That was the beginning of our trial-and-error process of figuring out which types of adhesives were better for all of the different things we used them for. This will of course NOT be an exhaustive review of every adhesive out the…

Sensory Processing Disorder: How to Make a Weighted Blanket

Lately I've been toying with the idea of making Raya a weighted blanket. She loves heavy things and has a lot of sensory seeking behaviors in regards to proprioception. Translation: she craves sensory input that helps her to gain awareness of where her body is in space, and it takes stronger than average input for her to get the feedback that her body is craving. (or at least that's how I understand it :) She seeks out "heavy work" activities, like carrying heavy things, pushing heavy things around on the floor (chairs, full laundry baskets, etc), and anything that gives heavy resistance to her muscles and joints. Lucky for us, carrying her backpack is a good heavy work activity because the poor kid gets to do that for a few hours a day. :)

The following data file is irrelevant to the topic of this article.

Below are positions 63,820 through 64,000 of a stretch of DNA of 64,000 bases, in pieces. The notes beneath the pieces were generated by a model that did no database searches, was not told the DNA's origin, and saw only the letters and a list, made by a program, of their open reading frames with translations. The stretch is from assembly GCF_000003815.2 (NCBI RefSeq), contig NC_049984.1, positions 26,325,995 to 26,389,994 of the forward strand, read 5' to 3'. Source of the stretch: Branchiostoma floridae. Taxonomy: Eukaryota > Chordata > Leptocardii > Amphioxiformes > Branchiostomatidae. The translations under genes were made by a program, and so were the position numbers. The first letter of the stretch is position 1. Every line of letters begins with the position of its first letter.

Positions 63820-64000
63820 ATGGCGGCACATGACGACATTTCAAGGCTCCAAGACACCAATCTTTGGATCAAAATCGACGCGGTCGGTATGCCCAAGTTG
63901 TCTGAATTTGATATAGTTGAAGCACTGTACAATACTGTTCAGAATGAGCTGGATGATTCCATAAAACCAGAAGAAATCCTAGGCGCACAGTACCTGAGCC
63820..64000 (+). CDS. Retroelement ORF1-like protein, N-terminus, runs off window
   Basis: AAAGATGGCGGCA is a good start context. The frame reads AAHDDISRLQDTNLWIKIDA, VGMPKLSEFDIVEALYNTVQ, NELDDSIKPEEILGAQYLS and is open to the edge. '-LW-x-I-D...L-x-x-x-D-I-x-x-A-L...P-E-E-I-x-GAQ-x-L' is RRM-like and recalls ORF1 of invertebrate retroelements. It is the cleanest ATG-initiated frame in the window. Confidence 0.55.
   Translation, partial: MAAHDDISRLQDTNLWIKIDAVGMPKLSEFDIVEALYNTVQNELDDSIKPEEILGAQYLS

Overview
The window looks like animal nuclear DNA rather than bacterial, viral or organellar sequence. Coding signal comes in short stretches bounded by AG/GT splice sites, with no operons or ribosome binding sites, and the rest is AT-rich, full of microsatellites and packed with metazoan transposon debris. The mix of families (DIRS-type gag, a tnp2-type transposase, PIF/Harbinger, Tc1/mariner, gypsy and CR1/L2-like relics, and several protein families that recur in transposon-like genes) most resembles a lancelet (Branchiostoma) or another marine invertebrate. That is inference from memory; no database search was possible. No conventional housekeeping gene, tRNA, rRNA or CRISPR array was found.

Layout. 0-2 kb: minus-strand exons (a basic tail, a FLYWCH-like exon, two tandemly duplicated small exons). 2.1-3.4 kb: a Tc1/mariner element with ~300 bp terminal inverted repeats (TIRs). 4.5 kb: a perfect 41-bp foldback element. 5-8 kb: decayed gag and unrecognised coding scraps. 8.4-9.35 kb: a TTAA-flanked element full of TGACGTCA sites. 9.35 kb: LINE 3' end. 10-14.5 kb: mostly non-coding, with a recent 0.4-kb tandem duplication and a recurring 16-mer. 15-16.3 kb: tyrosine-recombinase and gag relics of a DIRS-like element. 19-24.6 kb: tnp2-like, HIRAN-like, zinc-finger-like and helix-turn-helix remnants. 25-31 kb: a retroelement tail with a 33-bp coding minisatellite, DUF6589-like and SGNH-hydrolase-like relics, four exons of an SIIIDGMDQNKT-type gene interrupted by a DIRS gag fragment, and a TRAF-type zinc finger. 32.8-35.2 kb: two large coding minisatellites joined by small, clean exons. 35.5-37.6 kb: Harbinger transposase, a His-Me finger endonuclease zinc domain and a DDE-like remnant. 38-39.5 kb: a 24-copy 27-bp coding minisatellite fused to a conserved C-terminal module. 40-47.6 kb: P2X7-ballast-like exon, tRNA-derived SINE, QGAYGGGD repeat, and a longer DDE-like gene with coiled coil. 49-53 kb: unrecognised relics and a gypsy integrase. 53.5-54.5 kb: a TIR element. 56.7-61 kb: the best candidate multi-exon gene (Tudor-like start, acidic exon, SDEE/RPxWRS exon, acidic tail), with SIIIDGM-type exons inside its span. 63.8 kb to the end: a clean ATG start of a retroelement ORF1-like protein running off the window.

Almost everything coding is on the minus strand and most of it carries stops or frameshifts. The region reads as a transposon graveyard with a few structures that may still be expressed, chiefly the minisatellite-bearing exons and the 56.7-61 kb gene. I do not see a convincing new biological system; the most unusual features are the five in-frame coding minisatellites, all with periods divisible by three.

The idea behind a weighted blanket and other heavy work activities is that when the child gains greater body awareness through proprioceptive input, the nervous system can be calmed and the need for constant fidgiting, moving, jump…

Feeding Tube Terminology: G tube words

One of the many things I didn't have a clue about before Raya got her G tube was the fact that there are LOTS of different kinds of G tubes, all with similar but different features & functions. Some of the terminology that was tossed around in the beginning was very confusing. When I met with the surgeon to pick out a button for when Raya's initial tube was ready to be changed, they pulled a bunch of tubes out of a cupboard, put them down on the table in front of me and said, "What kind do you want?" I had NO idea what to pick, all I knew was that anything would be better than what we had at that point.

Here are a few things I wish someone could have explained to me before Raya got a G tube:

1. What the heck does PEG mean?
PEG stands for percutaneous endoscopic gastrostomy. In other words, a gastrostomy tube is placed through the abdominal wall using an endoscope to visually guide the surgeon to the best location to place the tube. The term PEG is used to refer to …